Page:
Top 10 Most Popular Postman Interview Questions With Answers

List of The Most Frequently Asked Postman Interview Questions With Answers to help you in Preparation:

In this tutorial, we will cover some common interview questions around the Postman tool and various API testing techniques.

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Postman Interview Questions

Most Commonly Asked Postman Interview Questions

Q #1) How can you set headers for all the requests that are in a particular Postman collection?

Answer: Postman collections allow adding pre-request scripts at both the collection as well as individual request level. To add any script that applies to all the requests that are present in the collection, we will need to add a pre-request script at the collection level.

Please follow the below steps to add a collection level pre-request script for adding a header to all the requests.

a) Open collection options by right-clicking the collection and navigate the pre-request script tab.
b) Now add the below script for adding a request header for all the requests.

    key: 'TestHeader',
    value: 'testValue'

c) Click Update to save the collection level pre-request script.

d) Now execute any request in the collection (directly or through collection runner) and view the request details in the Postman console debugger to validate if the pre-request script is working fine and adding the specified header.

Header from Pre-Request Script

Q #2) What’s the use of Workspaces in Postman?

Answer: Postman workspaces are nothing but collaboration areas or space for one or many people to work on the same collection or set of collections. It’s a way to logically separate the collections or requests from each other.

In other words, it is simply an abstraction in terms of logical separation of requests.

2 types of Workspaces are supported by Postman i.e. Team, and Personal.

#1) Team Workspaces are created for collaborating with multiple people that are a part of the same team. Look at it from the perspective of a common shared repository in git, where anyone can pull the repository code and contribute.

Similarly, for all the people who are part of the team, the workspace gets shared and everyone can contribute. You can also invite new users to collaborate with your collection by sharing their email id and when someone joins or accepts that invite they will be able to collaborate with that collection.

#2) Personal Workspaces are a way to logically separate collections (or projects) from one another. These are useful when you are working with multiple projects and you wish to separate the associated requests/collections from each other. then you can create separate workspaces for both the projects.

To create a new workspace (either team or personal), simply click the workspace icon and then click “Create New”.

Once the workspace properties window opens, select whether you want to create a personal or team workspace. For team workspace, you can choose to invite people with their email addresses by asking them to collaborate on the workspace.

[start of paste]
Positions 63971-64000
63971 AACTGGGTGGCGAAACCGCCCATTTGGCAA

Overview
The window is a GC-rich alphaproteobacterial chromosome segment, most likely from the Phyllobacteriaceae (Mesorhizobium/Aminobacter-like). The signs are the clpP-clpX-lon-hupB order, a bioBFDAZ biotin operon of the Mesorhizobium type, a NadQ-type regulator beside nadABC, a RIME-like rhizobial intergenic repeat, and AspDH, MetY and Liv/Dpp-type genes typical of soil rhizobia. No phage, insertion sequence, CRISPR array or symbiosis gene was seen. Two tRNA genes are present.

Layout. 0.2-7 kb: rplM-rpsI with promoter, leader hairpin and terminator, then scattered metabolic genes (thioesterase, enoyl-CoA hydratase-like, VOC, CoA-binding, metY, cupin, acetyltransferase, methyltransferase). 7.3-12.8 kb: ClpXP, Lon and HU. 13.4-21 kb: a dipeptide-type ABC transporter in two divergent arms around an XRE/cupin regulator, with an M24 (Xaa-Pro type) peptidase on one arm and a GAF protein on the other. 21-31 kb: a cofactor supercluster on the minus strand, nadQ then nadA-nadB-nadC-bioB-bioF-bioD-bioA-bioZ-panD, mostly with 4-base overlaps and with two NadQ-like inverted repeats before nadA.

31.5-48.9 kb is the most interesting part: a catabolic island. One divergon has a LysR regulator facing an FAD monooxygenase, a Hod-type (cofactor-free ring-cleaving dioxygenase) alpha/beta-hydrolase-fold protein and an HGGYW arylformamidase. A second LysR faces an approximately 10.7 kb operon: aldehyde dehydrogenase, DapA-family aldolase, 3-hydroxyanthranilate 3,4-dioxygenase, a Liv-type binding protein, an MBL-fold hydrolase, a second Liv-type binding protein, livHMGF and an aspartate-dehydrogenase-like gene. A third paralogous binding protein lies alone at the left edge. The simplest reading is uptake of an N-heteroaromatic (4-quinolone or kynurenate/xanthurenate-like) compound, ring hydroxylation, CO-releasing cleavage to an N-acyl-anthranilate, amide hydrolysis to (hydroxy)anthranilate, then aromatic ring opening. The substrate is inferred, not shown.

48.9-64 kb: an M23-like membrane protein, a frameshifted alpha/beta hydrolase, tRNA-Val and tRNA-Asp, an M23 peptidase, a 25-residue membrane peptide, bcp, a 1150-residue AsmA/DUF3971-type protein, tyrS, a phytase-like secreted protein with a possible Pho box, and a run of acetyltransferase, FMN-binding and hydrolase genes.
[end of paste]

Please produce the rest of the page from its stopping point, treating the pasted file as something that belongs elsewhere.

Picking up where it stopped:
This is how the workspace properties window will look like.

Postman Workspace

Q #3) How can Postman collections run through the command line?

Answer: Postman has a command-line integration tool called Newman with which you can run any existing Postman collection.

Newman is a nodejs based package, which requires just a node environment to execute the collection and has full parity with the Postman collection runner i.e. the Newman collection runner supports the Postman capabilities like Running assertions, Pre-request scripts or any other scripts that are associated with the requests that are a part of the collection.

To use Newman:

  • You need to have node installed.
  • Now the Newman package needs to be installed through npm using the command.
npm install -g newman
  • The collection needs to be executed and the associated environment configuration should be first exported to its JSON form through the Postman application
  • Now run the below command to run the Postman collection through Newman.
newman run {{path to collection json}} -e {{path to environment json if any}}

Q #4) How can you generate HTML based reports running tests through the Postman?

Answer: Newman uses the concept of reporters and templates to generate HTML reports for the executed collection.

Hence, to generate HTML reports, you first need to install a reporter. You can install any of the available HTML reporters like Newman-reporter-html as a node package through the below command.

npm install -g newman-reporter-html

Once the HTML reporter is installed, we can use the Newman command to run the collection with -r flag i.e. the reporter flag and specify the reporter name as HTML.

The below command is used:

newman run {{path to collection json}} -e {{path to environment json if any}} -r html

Please note that as we have not mentioned the name or folder where we want the reports to get generated, by default the reports will be generated in a folder named “Newman” that gets created in the same directory where the Newman command is executed from.

Q #5) How can we use Postman history and save requests from the Postman history to the existing or new collections?

Answer: Any request that gets executed through the Postman application, is available for reference in the History section of the application. So in case, the request was not saved to a collection before it was executed, we can always go back to the history section to fetch the executed request and save it to the collection.

Refer to the below screenshot for more details.

Postman Collection History

Q #6) How can you import requests in formats other than cURL into Postman?

Answer: Postman supports a lot of common request formats to export requests to. Example. Java, C#, Python, PHP, etc. It supports almost all the commonly used libraries and language bindings.

For importing requests, it supports cURL for now. i.e. you can paste a curl command in request import and it gets converted to Postman requests, but the same cannot be done using any other language bindings like Java, Python, etc.

The other way to import multiple requests at once is to import the entire collection directly through a file or collection JSON pasted as raw text in the import window.